Both local and foreign travellers follow a well-worn path - the claustrophobic Manuha temple built by a captive Mon king to show the cramped, closed conditions of his detention, the snow-white Ananda temple, known for its beauty and tower-like spire on top, and the small, cylindrical-shaped Bupaya for a view across the Irrawaddy.
For my family though, one temple holds a deeper connection.
It lies on the eastern edge of Old Bagan, near the small agricultural village of Minnanthu, and away from the famous places of worship. The best-known pagoda nearby is one built by a king who became so infamous for fleeing the invading Mongols in 1287, subsequently leading to the demise of the Bagan Dynasty, that he got a new moniker - “He who fled from the Chinese”.
The temple I want to talk about today is a 13th-century one called Thambula.
This is where my grandfather brought his young family after the Japanese Army invaded Burma/Myanmar in 1942 and the sights and sounds of war - the popping of gun fire, the deafening boom of bomb blasts and the roaring of war planes overhead - became a daily occurrence for ordinary people.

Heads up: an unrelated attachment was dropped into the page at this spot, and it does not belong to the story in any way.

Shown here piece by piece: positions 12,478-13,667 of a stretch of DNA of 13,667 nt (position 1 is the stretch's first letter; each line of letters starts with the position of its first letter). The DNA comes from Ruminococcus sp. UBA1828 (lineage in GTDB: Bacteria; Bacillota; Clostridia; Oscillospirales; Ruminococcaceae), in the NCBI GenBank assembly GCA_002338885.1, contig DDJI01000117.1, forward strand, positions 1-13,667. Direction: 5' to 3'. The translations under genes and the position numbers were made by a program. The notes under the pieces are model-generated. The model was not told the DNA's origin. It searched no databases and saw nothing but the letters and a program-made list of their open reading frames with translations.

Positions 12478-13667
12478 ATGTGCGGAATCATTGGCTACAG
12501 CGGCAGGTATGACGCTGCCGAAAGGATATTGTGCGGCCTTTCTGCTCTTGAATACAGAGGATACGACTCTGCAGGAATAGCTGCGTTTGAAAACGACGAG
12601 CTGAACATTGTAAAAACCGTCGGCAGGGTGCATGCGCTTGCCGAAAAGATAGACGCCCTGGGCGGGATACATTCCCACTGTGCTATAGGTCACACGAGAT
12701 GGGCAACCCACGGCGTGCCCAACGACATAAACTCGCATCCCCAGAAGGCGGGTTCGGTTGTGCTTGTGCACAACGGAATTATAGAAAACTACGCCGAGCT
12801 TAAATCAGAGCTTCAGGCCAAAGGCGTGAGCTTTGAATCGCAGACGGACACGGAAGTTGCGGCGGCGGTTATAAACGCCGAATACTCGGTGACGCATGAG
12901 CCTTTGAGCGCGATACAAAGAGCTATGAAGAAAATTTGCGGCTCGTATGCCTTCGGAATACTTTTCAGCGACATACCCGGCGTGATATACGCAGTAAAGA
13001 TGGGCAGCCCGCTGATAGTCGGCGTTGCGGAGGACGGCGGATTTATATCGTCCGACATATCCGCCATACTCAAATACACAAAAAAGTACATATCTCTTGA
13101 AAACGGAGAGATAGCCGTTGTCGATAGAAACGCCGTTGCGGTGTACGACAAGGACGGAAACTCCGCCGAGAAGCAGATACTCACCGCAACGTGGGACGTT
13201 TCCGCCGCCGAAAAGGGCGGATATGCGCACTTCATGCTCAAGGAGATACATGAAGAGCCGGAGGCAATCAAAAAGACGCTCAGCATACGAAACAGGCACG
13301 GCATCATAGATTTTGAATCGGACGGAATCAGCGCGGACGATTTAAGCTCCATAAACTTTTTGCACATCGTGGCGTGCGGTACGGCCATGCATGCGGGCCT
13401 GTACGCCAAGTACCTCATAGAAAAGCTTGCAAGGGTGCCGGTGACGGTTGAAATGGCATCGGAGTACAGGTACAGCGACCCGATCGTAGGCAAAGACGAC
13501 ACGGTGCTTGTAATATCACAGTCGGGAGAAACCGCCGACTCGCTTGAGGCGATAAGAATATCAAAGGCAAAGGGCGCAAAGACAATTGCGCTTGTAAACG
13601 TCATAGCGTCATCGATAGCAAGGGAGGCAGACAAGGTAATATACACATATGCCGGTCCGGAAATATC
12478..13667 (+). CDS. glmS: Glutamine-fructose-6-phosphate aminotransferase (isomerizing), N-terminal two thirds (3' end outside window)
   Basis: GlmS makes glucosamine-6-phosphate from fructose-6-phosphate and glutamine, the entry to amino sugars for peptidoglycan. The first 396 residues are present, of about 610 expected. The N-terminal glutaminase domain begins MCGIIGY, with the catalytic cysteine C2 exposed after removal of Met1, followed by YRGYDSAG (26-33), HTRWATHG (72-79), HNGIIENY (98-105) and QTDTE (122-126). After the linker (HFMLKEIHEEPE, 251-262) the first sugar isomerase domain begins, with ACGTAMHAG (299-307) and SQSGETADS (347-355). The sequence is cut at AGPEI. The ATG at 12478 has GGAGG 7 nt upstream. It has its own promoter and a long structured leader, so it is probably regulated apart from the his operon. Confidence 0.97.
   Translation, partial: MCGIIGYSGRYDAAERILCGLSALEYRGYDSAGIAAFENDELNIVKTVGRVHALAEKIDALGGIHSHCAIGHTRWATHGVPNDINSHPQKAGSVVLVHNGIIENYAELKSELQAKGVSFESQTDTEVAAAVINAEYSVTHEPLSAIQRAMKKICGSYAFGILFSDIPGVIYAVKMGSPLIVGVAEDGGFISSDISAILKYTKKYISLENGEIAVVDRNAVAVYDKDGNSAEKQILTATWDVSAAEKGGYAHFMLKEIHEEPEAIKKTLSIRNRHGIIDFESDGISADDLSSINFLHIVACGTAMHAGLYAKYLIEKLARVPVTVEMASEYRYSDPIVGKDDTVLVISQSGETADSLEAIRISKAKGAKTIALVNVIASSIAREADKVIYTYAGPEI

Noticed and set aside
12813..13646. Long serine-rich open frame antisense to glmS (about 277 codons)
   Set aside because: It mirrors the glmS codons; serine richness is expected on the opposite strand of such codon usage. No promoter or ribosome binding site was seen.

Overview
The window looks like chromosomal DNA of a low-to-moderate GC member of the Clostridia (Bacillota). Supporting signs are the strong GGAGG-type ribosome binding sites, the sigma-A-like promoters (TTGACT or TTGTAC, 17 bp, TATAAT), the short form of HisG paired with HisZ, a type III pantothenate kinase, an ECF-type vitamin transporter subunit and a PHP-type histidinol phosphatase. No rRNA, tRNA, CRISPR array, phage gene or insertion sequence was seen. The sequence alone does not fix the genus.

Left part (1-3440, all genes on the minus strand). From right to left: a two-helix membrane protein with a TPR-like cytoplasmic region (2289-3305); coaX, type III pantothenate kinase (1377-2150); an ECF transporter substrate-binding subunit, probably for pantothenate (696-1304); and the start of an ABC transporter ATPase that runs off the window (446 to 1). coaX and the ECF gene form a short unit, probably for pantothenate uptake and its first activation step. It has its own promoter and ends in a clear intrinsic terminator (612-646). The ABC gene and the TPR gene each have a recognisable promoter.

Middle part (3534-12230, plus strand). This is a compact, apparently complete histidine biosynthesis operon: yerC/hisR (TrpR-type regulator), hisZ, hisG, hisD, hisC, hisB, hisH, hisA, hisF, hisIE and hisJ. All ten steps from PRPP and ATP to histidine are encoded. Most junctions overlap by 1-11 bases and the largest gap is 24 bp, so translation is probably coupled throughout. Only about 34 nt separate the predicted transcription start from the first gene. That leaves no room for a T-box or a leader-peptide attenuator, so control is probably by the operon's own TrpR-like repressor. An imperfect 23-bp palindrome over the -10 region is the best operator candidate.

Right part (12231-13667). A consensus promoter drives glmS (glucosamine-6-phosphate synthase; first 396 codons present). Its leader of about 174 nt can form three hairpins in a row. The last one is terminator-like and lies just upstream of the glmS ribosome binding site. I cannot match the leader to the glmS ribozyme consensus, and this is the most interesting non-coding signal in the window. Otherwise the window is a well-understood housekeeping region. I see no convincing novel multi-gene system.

They were living in Mandalay, the country’s second largest city, but made the perilous journey 150 kilometres southwest down the Irrawaddy to find refuge in a place that has been a spiritual sanctuary for hundreds of years -- the vast temple complex of Bagan.
Thambula is a rust-coloured pagoda nestled in a walled compound, with delicate stucco details on the exterior and is flooded by natural light that illuminates fine murals on its internal walls.
But my family chose it more for security than aesthetics: It was isolated, situated inland and far from the river, it had doors -- a rarity among Bagan temples -- and its walls were a couple of feet thick. Four families made a temporary home here, each taking a corner.